TORONTO – November is here. That means winter is coming. That means the cold. And the snow. And the polar vortex.
After last winter’s bitter cold and a season that seemed like it would never end, Canadians are likely holding their collective breath wondering if this winter will be “Polar Vortex: The Sequel.”
But don’t panic: The polar vortex has always been around. The popularity of the term just caught fire last winter because of its persistence.
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“Everybody’s talking about the polar vortex, only because it’s fresh in our minds,” said Environment Canada’s senior climatologist, David Phillips. “We’ve gone 20 years without people ever mentioning the polar vortex. Back in the late 1990s it was talked about and then it was resurrected last year.”
The polar vortex is an area of low pressure that normally resides in the Arctic. This spinning vortex of cold air occasionally dips south bringing frigid air along with it.
Last winter that polar vortex dipped down — often and persistently. It just refused to leave.
“It made it the event of the year,” Phillips said.
So what will this winter bring? Will it be another repeat of a stubborn and unwanted guest?
The polar vortex will be around, and likely for a few days. It always has been. But it’s unlikely to be around as long as it was last winter.
“I think it’s fairly safe to say that it’s not going to be a return to last year. Last year was a one-off. It was one of these things that was an outlier. They’ll occur again. But the chances of them occurring again are very low,” said Phillips.
Still, forecasting a seasonal outlook when it’s two months away is tricky business. Weather and its influences are always changing. So there are no guarantees, something that most people would love to have.
Take the winter of 2011-2012. Forecasters across the United States and Canada called for a colder-than-normal winter. Instead, it was the third warmest winter on record.
“Winter doesn’t arrive until Dec. 21-22, so we’re talking about something that seems like eons away, and we’re talking about a possibility of El Nino,” said Phillips. “Every time I look at it, the models seem to be a little different than the previous day. So it’s like a moving target.”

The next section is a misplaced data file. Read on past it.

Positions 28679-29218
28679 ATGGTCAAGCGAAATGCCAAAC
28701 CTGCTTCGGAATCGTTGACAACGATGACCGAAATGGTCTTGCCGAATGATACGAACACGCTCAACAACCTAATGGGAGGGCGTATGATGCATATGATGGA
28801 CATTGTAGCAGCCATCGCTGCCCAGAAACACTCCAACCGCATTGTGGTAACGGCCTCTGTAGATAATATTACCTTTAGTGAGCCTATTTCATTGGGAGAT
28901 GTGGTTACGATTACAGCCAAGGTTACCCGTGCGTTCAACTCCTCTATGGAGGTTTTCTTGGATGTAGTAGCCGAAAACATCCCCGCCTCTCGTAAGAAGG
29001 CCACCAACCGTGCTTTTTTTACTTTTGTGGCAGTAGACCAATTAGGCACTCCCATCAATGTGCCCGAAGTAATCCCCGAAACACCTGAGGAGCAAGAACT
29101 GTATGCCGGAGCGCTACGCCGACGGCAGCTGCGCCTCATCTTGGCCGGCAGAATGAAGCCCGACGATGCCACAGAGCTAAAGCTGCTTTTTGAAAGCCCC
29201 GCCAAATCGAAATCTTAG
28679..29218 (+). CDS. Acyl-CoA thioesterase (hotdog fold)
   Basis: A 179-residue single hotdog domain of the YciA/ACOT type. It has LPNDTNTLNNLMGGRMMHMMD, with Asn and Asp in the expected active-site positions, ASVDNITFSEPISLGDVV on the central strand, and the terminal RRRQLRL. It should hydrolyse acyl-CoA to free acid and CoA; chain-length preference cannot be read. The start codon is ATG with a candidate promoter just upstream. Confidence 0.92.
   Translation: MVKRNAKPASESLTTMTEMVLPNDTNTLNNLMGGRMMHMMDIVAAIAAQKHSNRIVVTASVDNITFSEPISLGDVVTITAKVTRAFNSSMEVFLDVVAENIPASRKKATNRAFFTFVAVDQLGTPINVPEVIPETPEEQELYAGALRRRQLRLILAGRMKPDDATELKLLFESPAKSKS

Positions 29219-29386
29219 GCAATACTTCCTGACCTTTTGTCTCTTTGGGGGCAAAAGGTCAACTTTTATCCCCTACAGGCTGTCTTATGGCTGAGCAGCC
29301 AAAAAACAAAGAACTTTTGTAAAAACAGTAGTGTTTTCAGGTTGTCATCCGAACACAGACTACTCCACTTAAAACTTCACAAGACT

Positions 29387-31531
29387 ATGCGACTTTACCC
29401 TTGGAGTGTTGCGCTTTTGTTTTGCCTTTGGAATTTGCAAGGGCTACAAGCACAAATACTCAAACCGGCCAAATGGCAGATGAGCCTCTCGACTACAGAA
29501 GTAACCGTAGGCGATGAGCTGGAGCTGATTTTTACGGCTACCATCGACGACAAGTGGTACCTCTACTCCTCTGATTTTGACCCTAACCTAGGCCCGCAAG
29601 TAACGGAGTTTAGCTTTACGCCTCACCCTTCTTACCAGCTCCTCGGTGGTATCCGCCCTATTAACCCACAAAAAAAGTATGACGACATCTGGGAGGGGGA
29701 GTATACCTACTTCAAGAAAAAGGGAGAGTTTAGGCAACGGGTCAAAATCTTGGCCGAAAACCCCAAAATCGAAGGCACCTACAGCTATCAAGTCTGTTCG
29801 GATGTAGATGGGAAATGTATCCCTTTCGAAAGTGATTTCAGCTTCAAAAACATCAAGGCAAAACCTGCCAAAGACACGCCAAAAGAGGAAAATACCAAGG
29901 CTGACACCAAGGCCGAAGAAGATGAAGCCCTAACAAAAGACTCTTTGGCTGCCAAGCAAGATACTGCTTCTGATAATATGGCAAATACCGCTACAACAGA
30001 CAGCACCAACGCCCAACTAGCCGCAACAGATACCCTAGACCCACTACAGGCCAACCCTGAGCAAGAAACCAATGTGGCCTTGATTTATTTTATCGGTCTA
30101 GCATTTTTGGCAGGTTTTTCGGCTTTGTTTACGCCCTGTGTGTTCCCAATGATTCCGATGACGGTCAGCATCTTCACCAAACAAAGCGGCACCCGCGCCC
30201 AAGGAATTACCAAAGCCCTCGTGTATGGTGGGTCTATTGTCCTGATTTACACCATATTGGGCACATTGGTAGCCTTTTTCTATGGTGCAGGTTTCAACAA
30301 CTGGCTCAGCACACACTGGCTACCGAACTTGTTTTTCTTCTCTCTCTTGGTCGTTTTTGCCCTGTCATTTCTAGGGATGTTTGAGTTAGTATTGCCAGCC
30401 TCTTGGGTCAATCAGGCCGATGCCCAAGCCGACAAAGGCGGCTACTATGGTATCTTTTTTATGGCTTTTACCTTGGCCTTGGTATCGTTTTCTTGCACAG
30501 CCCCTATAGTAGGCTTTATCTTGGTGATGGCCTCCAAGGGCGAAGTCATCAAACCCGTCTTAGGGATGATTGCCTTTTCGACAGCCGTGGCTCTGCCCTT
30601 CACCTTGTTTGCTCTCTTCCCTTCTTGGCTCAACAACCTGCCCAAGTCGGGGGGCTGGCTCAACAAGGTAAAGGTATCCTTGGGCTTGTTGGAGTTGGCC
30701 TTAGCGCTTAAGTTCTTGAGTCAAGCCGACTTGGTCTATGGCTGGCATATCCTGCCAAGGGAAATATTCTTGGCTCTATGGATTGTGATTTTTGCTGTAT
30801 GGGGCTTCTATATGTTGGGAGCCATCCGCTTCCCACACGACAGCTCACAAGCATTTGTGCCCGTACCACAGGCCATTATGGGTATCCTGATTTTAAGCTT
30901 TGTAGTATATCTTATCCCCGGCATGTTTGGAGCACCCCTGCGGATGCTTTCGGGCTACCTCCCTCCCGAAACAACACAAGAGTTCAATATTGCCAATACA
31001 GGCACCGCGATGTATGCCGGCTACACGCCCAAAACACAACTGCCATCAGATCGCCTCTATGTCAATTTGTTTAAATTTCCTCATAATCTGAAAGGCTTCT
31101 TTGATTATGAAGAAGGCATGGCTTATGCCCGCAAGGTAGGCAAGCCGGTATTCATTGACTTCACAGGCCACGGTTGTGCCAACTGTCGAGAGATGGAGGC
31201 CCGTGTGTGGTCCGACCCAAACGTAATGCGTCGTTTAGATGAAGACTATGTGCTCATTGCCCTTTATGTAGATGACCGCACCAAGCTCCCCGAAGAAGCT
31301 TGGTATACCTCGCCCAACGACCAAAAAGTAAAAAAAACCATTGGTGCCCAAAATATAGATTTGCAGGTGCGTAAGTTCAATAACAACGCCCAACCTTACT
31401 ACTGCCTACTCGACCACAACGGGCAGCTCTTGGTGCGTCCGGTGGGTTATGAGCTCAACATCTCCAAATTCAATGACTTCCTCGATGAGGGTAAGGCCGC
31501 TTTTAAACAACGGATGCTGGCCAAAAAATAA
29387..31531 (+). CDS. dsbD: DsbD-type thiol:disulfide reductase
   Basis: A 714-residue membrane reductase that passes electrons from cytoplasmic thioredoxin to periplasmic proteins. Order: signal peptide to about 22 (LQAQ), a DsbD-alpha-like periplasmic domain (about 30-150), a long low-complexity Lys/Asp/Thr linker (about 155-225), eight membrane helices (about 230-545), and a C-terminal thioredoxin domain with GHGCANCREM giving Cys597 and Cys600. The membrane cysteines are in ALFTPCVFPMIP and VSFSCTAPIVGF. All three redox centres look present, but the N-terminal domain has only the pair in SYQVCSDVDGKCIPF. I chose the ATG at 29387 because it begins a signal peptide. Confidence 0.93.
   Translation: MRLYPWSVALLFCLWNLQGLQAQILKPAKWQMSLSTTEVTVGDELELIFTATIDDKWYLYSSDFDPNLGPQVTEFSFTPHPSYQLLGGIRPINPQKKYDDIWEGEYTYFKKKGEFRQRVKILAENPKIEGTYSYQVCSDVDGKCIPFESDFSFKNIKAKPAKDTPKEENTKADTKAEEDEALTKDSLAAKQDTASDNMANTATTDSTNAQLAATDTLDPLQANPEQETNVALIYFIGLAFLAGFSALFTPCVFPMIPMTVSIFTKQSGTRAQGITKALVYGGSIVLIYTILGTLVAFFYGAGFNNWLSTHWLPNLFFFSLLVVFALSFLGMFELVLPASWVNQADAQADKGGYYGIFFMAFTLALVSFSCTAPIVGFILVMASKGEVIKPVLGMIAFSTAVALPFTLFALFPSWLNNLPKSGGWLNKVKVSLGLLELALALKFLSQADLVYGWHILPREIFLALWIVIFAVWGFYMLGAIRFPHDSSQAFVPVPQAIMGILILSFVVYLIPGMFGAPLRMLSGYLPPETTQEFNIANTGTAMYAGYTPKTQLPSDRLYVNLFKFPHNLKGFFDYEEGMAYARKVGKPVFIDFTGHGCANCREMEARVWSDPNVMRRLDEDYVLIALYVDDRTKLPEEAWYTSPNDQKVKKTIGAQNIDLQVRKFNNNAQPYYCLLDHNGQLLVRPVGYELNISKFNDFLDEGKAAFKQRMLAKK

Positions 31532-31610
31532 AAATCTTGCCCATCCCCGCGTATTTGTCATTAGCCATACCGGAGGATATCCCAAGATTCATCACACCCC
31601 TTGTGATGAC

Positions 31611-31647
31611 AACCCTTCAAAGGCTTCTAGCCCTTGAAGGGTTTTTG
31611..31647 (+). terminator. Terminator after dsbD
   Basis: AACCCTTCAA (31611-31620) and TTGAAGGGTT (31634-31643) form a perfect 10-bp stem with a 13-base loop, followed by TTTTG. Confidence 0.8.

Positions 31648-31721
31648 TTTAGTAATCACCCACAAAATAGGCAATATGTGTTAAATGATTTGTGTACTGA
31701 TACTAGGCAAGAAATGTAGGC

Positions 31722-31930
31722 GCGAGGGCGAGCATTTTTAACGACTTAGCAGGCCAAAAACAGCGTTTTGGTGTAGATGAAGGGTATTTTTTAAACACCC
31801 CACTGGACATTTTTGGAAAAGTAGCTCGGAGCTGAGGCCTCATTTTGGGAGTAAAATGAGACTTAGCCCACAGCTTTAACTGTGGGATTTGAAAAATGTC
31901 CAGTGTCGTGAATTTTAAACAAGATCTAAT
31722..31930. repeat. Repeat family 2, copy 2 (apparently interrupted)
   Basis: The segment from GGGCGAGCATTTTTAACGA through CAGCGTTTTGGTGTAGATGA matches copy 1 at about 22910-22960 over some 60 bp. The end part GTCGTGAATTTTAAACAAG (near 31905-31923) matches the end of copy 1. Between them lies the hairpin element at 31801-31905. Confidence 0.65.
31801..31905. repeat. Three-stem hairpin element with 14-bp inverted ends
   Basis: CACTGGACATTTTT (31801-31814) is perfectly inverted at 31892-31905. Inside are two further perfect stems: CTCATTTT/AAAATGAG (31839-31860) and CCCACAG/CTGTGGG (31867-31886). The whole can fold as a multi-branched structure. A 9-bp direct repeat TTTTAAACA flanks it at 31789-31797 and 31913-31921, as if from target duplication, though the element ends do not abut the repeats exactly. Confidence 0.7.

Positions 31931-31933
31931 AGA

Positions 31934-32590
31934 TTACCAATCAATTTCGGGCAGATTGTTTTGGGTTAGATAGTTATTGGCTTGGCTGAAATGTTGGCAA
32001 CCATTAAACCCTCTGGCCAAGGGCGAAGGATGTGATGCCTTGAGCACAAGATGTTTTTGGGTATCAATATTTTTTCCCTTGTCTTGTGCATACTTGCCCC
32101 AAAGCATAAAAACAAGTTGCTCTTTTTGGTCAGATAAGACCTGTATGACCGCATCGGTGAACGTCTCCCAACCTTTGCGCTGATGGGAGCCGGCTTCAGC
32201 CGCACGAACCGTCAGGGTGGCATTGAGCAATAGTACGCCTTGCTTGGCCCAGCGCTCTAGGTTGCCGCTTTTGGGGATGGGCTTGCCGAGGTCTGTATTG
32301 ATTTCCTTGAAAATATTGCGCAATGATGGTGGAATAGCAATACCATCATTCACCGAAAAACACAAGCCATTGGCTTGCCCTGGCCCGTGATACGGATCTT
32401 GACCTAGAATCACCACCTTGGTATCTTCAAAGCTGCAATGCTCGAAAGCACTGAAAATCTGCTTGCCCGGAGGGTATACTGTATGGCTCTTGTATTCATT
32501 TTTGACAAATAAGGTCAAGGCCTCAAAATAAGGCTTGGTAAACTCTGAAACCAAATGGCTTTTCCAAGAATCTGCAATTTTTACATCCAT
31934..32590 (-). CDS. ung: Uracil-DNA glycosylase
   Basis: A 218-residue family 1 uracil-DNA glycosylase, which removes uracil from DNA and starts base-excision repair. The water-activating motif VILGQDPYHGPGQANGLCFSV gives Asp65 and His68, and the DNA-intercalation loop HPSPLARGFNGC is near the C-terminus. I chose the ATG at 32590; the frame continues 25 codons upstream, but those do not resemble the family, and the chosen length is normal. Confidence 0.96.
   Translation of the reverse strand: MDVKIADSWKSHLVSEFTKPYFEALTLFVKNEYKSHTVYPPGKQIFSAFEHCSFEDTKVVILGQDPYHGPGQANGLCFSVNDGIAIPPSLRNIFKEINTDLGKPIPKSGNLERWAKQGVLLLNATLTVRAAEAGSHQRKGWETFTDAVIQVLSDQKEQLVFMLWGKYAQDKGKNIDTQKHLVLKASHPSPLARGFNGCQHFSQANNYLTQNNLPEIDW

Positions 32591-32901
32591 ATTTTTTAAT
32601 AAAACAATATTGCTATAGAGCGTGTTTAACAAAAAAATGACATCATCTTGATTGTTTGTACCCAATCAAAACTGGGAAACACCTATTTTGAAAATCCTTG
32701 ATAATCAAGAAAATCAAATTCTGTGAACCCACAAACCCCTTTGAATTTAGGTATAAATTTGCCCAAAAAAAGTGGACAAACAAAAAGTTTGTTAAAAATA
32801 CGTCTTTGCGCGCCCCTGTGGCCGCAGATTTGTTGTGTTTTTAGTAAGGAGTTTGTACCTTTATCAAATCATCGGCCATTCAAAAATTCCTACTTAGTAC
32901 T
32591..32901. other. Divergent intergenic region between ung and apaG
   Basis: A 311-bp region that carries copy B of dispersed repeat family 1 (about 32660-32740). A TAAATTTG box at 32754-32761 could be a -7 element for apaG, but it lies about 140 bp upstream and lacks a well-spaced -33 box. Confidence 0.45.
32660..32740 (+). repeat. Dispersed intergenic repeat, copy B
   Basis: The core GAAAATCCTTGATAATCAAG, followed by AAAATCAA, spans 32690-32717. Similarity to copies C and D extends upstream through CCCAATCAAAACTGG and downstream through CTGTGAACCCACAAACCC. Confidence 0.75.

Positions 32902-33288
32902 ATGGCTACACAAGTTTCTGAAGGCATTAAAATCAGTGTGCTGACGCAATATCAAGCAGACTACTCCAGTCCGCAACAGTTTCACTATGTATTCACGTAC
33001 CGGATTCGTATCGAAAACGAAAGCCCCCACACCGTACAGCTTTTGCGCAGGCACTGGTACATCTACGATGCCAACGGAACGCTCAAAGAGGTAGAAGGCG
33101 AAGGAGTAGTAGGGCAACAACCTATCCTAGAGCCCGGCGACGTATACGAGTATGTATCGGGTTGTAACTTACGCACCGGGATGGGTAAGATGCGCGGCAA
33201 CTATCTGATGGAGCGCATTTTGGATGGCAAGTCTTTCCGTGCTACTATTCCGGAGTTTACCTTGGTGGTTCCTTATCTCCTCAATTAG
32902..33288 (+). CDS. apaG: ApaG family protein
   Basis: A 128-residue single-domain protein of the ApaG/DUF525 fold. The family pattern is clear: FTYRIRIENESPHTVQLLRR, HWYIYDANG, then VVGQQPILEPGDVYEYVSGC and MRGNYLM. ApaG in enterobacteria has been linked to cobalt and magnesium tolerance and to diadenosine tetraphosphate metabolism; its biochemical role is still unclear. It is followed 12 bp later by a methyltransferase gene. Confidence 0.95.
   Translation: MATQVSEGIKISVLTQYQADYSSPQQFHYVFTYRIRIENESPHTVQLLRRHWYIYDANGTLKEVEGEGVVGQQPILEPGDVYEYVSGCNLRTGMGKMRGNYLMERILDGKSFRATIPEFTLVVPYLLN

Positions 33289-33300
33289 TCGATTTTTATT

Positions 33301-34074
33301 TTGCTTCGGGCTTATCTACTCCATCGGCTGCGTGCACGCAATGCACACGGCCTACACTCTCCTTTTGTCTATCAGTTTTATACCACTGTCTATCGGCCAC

The expected weak El Nino event will bring wetter weather to western Canada and the U.S. (and potentially catastrophic flooding to areas in the Pacific), as well as milder temperatures to eastern Canada. In 1997-1998, such an event was behind the disastrous ice storm that devastated parts of eastern Ontario, southern Quebec and parts of Atlantic Canada.
READ MORE: El Nino – What it is and why it matters
Even a weak El Nino event will influence our weather this winter.
“So right away, the dice are loaded to say it won’t be as cold as last year,” Phillips said.
The U.S. National Weather Service agrees.
Though they are forecasting a somewhat cooler winter for the southern states, the west and east coast look to be warmer than normal. So that means the cold, Arctic air isn’t anticipated to dip down to the south very much.
Mike Halpert, a meteorologist with the National Weather Service, said that “the temperature outlook favours a warmer-than-average winter for…a band extending from the west coast through most of the inner mountain west and across the U.S.-Canadian border to New England.”
But what about the Farmer’s Almanac that is calling for a “T-rex winter” with bitter cold?
“I’d much rather believe that our forecast is correct since we look at factors that do influence winter, not woolly bear caterpillars and moon phases, which have no bearing at all on what the winter or summer or any season is going to be,” Phillips said. “But when you look at water temperatures, and the water temperatures are very warm in the Atlantic and the north also in the Pacific, so there’s a lot of warm water bathing Canada.”
That means that it is likely that winter will take some time to really get going, Phillips believes. And that, in turn, means a shorter cold spell.
“No area — not one area at all, not even a pimple on that map — is showing cooler than normal.”
As for snowfall, models are forecasting near-normal, but it’s hard to call. Last year, precipitation was almost normal around the country, but with little melting due to the extended cold spell, it mainly fell as snow, and stuck around.
So that’s not to say that we won’t have bitterly cold days this winter or snowstorms. We always do.
But maybe this time we’ll see some light at the end of the snowy, wintery tunnel.